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Damien and his partner cook and author Rebecca Sullivan also want to use food as a vehicle to educate others. He explains, "That story can be about celebration, but we also want to talk about the key areas which impact Aboriginal Australians and the social determinants of health, employment and incarceration and delve into those reasons to why we are suffering in that area. Where does it stem back to?"

Damien (centre) connects to culture with his family.

Damien fears that some Aboriginal people are losing their knowledge about how to care for the environment, which could result in the loss of native plants or animals. To prevent this, he hopes to further develop relationships with communities and wild harvesters and empower them. "We can ultimately give back to the community and say, 'This is an amazing resource, this is when you can harvest, how you can harvest, how you can cook'," Damien explains. "'This is the creation story, and this is how it relates back to your kinship'."

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Damien also wants to educate the next generation of leaders about Indigenous cultures, which are very much strong and alive. He believes getting children interested in culture through food will drive the habits and behaviours of their parents and propel them to further explore native food.

Damien's long-term goal is to collaborate with both non-Aboriginal and Aboriginal people to preserve the environment.

For Damien, this journey starts with his own family. "It's really important that I'm proactive in learning and continue to learn and stay connected to my cultural heritage so then I can provide experiences for my son so he can grow up confident knowing who he is, where he's from. He can articulate through valuable experiences and then make empowered decisions," Damien says. "I want him to be someone who can transition through life and be proud and confident with who he is and know his family lineage."

Serving up his grandmother's infamous quandong pie is one of Damien's favourite ways to share his Aboriginal culture with family and friends. He values the process of making the pie, but more so the memories of eating raw quandongs with him nan and their kitchen conversations. To Damien, no one will ever be able to make this pie quite like his grandmother.

Love the story? Follow the author Melissa Woodley here: Instagram @sporkdiariesPhotographs supplied by Rebecca Sullivan.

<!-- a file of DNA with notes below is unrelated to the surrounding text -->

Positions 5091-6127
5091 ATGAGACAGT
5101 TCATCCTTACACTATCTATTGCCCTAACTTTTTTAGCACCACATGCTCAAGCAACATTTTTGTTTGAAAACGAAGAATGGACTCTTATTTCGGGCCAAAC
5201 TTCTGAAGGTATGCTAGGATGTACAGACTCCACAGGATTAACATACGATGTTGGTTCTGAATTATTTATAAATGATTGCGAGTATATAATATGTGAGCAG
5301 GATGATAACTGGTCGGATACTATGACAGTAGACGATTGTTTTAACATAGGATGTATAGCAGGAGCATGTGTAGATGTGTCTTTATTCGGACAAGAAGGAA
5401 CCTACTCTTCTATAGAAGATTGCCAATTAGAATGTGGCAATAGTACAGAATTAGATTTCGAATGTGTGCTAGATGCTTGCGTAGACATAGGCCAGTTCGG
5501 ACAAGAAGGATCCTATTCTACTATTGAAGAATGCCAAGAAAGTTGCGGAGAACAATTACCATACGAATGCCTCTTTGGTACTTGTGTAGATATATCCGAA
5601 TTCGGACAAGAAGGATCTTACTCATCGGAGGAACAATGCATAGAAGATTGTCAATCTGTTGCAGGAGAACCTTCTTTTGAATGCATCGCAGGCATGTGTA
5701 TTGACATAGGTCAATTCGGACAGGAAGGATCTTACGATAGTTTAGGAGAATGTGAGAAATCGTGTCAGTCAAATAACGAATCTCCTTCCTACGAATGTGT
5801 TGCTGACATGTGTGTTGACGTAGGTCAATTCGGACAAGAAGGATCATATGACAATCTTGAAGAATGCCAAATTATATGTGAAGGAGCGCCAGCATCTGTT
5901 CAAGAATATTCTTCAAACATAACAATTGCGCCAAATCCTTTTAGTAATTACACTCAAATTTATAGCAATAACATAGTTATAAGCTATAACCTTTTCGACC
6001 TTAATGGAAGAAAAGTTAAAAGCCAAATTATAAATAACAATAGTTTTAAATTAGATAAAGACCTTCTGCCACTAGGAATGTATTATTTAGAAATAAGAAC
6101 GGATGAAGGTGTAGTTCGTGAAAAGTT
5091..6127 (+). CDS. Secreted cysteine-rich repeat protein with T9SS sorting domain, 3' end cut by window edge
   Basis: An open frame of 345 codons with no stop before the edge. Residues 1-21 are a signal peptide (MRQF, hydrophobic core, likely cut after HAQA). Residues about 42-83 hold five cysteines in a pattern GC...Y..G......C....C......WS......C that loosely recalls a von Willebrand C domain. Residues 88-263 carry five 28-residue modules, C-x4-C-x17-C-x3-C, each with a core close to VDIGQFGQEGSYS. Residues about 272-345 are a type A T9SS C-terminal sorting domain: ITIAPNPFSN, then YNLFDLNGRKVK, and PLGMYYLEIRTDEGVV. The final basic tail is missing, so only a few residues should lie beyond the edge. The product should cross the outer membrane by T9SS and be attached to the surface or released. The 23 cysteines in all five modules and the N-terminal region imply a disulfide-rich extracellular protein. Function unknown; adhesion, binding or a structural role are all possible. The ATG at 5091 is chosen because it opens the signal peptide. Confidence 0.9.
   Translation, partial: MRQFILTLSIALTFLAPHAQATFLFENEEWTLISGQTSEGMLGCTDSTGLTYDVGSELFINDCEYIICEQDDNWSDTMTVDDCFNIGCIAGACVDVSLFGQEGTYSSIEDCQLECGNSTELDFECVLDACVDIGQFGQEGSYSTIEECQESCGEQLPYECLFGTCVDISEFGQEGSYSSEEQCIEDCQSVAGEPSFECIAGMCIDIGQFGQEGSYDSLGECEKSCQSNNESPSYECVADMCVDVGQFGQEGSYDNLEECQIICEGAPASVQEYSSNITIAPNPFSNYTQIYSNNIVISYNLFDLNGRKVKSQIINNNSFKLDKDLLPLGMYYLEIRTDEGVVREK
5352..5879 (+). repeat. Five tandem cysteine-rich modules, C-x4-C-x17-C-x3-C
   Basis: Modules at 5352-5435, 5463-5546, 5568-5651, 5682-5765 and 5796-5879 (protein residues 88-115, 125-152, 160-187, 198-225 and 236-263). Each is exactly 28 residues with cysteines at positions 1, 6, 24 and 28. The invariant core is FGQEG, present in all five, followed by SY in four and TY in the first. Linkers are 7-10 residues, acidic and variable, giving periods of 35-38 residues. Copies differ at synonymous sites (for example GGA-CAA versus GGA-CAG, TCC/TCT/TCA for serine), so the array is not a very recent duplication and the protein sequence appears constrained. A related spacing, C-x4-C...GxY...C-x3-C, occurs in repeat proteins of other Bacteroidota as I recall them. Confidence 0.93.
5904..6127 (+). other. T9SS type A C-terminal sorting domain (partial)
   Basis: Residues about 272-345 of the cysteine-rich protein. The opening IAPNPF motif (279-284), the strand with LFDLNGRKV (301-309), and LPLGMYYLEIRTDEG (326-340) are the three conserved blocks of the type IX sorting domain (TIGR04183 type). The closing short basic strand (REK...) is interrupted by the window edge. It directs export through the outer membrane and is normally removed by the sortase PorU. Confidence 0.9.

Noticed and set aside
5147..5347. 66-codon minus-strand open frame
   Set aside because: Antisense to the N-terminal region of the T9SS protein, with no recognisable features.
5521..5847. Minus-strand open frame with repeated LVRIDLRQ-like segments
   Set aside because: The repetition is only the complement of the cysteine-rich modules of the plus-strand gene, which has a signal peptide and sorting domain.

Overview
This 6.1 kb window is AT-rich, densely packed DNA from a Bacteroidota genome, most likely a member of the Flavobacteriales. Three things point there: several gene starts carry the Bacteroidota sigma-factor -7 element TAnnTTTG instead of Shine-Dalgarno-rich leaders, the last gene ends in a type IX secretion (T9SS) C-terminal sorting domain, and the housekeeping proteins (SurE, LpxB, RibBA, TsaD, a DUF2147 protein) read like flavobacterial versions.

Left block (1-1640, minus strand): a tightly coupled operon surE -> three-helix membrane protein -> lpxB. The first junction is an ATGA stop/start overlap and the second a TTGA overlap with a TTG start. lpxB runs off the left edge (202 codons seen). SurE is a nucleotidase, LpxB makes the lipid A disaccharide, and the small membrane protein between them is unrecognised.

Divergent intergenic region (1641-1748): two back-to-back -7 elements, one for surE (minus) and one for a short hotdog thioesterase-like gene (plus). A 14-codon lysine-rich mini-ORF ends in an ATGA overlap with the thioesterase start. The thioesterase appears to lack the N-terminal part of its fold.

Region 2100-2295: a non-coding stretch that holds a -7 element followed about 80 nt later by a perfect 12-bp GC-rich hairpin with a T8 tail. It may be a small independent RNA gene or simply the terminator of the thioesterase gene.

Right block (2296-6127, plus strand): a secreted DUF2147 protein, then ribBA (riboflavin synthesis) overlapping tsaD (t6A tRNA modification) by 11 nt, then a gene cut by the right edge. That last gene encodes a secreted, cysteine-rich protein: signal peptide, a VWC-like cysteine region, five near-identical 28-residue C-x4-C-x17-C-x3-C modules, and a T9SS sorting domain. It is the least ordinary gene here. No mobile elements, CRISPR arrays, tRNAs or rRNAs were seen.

Quandong pie or native peach pie (Urti pie) 

Serves 8

Ingredients

Pastry

  • 2 cups (300 g) self-raising flour
  • 1 cup (150 g) plain flour
  • 200 g butter, chilled and chopped
  • 125 ml iced water
  • Pinch of salt
  • 2 tbsp cream 
  • 1 egg, beaten
  • 1 tsp ground wattleseed or lemon myrtle (optional)
  • Sugar, for sprinkling on pastry top

Filling

  • 500 g fresh (or frozen and thawed) quandong, for sprinkling
  • ¾ cup caster sugar, plus extra
  • 1 cup orange juice (just enough to cover the quandong) 

Method

  1. Combine the fruit with the sugar and orange juice, stir, cover and let stand for at least five minutes, or, if you have time, leave overnight. This will create a thicker filling.
  2. Transfer the quandong mixture to a saucepan and cook on low for 10–15 minutes, stirring frequently. 
  3. Preheat oven to 180°C. To make the pastry: Place flours, (spices if you choose) and butter in a large bowl and rub with your fingers until it resembles breadcrumbs. Add water and mix with a butter knife until the pastry just comes together. Divide into 2 portions and roll each out to a 28 cm circle on a well-floured surface. 
  4. Line a lightly greased baking tin with one circle of pastry. Prick the base with a fork. Fill with quandong filling, and trim the edge of the pastry. Cut remaining pastry into smaller circles using a 7 centimetre round cutter.
  5. Mix the egg and the cream together. Brush the edges of the pastry with the mixture. Lay circles of pastry over the pie, overlapping slightly. Brush the top of the pie with the egg mixture. Sprinkle with sugar. Bake for 30–35 minutes, or until golden.

Note: Warndu sells quandong in freeze-dried kibble so you can enjoy this flavour year-round. Sometimes this is misspelt as quandong.